Description: Two aspects of the characterization of turbiditic oil reservoirs based on geophysical models of their formation are discussed in this report. First, we have developed a new, more accurate and computationally faster finite-element method (FEM) for simulating the flow and deposition of turbidity currents. Although a finite volume method had been presented and discussed in a previous report, it was discovered to be insufficient for our purposes of simulating turbidity flows. The new method allows variable grids near the regions of large deposition, which are of most interest, and numerically results in banded, sparse matrices that are much faster to solve. Examples of the success of the method are presented. In the second part of this report, we present and discuss a preliminary study on the feasibility of matching the results of a sediment transport model to field data. With the simulation of the turbidity current we can create an entire turbiditic deposit. This requires the initial conditions of the flow, such as the amount of sediment, the volume or flow rate of the current, etc, which are of course unavailable. This requires an estimate of the initial conditions of the flow, which can be determined from limited data from the deposit. We used the Excel optimization routine Solver to reproduce a one-dimensional algebraically simulated deposit with and without measurement noise. Results indicate that such matching is feasible, provided that the noise is below certain thresholds, dependent on the size of the deposit and the number data points constraining the parameter estimation.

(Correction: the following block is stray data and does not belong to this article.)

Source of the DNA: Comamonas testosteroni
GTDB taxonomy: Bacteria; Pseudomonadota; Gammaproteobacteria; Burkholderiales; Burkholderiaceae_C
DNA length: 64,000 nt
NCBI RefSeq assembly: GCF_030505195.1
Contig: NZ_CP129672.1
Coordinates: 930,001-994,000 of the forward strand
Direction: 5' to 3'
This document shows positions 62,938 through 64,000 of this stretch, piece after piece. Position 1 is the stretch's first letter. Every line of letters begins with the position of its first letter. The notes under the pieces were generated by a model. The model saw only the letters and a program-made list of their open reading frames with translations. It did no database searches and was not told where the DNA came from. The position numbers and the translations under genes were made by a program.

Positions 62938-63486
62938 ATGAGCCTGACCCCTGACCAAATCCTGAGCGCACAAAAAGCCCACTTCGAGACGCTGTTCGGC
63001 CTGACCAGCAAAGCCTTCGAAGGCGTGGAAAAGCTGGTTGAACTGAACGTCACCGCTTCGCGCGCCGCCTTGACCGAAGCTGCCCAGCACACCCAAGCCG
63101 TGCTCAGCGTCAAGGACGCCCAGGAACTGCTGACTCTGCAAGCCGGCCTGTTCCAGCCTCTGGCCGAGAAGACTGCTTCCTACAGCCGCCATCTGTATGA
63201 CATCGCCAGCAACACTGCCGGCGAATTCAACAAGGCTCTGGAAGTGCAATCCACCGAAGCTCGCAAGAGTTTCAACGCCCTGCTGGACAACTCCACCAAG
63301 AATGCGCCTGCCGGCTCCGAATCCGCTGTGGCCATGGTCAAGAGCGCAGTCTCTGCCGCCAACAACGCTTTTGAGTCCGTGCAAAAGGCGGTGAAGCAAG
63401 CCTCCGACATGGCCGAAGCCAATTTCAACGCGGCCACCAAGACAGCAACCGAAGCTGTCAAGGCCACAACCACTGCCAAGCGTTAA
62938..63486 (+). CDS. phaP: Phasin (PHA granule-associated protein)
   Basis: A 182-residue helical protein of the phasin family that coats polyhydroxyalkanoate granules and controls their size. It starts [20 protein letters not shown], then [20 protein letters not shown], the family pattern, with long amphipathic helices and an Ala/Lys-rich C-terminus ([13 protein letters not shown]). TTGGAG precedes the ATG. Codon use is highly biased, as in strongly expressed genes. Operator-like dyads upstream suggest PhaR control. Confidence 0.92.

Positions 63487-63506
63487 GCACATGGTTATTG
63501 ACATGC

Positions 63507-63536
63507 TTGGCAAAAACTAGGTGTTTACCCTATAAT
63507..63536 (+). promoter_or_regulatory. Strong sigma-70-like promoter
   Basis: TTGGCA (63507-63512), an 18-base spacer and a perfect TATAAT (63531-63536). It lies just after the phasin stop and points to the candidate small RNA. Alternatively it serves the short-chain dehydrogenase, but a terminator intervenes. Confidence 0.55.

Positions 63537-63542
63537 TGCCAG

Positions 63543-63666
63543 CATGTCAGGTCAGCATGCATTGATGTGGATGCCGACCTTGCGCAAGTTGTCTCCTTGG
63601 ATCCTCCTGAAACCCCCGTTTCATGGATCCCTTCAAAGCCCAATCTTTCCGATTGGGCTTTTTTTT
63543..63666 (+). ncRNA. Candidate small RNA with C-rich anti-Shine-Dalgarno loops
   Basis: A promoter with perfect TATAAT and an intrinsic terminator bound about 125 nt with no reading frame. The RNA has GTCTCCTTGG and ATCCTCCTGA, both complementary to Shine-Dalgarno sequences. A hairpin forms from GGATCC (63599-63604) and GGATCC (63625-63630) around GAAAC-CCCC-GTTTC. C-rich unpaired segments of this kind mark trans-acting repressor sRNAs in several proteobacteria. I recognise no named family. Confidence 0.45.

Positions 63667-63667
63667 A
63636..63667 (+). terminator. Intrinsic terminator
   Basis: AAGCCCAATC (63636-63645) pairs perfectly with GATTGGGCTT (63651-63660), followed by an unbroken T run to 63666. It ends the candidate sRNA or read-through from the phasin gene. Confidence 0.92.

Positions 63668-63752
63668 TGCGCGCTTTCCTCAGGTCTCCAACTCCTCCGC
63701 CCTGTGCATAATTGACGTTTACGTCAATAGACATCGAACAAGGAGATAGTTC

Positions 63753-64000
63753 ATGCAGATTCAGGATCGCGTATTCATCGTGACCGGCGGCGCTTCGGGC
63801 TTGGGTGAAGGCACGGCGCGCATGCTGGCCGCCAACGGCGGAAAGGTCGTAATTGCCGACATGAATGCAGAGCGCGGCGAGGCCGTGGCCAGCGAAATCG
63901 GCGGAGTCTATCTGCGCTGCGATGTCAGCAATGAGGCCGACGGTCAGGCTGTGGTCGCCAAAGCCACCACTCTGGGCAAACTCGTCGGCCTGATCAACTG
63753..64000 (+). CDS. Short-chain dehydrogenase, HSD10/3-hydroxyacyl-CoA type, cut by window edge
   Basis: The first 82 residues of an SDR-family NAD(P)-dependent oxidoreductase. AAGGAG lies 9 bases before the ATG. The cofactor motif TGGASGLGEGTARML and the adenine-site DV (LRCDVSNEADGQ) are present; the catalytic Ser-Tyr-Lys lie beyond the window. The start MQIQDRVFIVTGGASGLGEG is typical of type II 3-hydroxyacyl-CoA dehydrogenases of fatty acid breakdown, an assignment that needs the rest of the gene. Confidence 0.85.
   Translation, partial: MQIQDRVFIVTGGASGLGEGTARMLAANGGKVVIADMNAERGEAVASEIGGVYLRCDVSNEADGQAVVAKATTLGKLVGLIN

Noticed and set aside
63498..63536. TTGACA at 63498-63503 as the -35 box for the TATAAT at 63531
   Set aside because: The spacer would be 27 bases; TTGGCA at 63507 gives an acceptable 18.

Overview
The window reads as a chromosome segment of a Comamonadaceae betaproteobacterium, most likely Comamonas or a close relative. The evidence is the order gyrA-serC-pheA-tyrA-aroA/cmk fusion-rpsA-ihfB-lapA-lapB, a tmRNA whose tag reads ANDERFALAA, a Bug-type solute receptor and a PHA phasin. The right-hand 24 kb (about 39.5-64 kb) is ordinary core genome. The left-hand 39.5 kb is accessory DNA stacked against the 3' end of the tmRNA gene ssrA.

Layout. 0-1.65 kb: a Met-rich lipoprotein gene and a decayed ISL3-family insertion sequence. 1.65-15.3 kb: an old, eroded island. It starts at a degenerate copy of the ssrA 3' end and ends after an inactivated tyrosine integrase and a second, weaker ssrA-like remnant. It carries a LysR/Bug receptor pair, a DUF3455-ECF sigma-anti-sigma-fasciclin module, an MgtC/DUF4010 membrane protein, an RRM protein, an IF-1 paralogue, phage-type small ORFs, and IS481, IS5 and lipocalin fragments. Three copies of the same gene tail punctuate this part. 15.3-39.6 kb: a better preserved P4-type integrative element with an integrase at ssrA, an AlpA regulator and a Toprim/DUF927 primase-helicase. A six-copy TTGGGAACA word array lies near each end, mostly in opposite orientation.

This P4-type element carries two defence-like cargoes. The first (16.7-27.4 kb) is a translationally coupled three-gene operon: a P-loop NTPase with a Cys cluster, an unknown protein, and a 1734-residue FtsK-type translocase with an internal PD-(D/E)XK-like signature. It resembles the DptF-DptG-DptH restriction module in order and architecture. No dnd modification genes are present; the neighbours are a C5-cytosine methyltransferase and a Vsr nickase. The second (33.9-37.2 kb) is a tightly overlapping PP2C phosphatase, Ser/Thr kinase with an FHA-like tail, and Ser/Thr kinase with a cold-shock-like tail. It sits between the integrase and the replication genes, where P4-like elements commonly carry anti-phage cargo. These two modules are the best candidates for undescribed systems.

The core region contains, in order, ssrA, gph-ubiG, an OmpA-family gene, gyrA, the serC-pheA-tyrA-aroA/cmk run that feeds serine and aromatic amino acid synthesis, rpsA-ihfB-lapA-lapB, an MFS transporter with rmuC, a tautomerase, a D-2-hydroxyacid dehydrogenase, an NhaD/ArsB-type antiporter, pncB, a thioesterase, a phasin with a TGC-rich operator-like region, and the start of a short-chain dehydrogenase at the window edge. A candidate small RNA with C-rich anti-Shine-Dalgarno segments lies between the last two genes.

Date: June 1, 2003
Creator: Bonnecaze, Roger T. & Lakshminarasimhan, Srivatsan
Partner: UNT Libraries Government Documents Department